Enza Capital, a Nairobi-based Venture Capital (VC) firm is launching a founder partner program. This is a shared ownership model that affords founders of companies under the VC some share of the profits the VC firm makes.
In a move the firm believes will enhance trust, Enza Capital wants founders to become co-owners of the VC. For sure, this sets a new precedence in the relationship between founders and venture capitalists. The founder partner program aims to build long-term, mutually beneficial relationships.
“The founder partner program fosters alignment and collaboration. It increases the likelihood of success across all stakeholders in the venture capital structure, ranging from LPs and investors to management teams, and extends to the ultimate beneficiaries of the products or services developed by these enterprises. We truly believe in shared ownership, and we can empathize with leadership teams.” Said Lazar in an interview with TechCrunch.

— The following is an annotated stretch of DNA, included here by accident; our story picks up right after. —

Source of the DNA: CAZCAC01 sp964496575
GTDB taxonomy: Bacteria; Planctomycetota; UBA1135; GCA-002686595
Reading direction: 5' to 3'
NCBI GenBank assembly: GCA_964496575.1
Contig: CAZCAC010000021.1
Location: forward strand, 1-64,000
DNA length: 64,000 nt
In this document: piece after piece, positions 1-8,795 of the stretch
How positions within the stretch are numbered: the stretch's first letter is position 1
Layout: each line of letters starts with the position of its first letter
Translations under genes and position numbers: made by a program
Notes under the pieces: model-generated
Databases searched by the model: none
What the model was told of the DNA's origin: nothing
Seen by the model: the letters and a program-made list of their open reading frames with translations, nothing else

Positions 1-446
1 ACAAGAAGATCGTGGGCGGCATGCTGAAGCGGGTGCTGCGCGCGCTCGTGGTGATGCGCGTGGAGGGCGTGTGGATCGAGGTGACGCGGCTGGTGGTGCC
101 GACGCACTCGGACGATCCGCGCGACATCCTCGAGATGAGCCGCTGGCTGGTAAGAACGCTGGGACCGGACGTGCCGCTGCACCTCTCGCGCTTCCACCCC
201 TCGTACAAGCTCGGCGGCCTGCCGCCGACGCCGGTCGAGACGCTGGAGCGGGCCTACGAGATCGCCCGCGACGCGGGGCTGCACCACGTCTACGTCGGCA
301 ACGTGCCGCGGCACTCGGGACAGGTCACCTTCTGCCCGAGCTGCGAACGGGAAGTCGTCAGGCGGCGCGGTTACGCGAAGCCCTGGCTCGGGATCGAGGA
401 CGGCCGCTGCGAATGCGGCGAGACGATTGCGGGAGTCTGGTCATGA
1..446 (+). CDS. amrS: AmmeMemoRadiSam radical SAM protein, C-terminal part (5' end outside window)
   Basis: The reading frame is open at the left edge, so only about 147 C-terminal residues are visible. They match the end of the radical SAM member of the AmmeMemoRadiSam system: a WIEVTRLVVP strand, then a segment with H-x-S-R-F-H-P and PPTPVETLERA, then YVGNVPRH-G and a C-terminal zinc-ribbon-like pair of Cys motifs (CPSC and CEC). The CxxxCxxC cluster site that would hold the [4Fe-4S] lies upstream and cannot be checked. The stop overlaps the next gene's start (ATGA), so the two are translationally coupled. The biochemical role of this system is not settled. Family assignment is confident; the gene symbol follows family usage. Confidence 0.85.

On its Website, Enza Capital describes itself as “a multi-stage venture investor in category-defining founders and teams using technology to solve large and meaningful problems across Africa.”
Mike Mompi and John Lazar are the cofounders of the VC firm. They started the firm in 2019 and have closed 58 million USD in deals. The $58 million has seen the VC launch two funds investing 48 times in 31 companies. These investments span 8 African markets, including Kenya, Uganda, Nigeria, Ghana, Ivory Coast, Senegal, Egypt and South Africa.
Some of the beneficiaries are Shara, Guidewheel, and Turaco in Kenya. Others are Djamo, Autochek, Jumba, and SeamlessHR which are in the other 7 seven countries.
Enza Capital To Share Profits With Founders
Going forward 10% of the profits earned by the firm will be distributed to the founders in the partner program. Enza Capital has set out a criterion for sharing the profits.
The VC firm states they are different from others. The firm would like to do more than just reap huge return on investments. As such, they are looking out for the founders whose start-ups may not succeed. It is known that 90% of start-ups fail.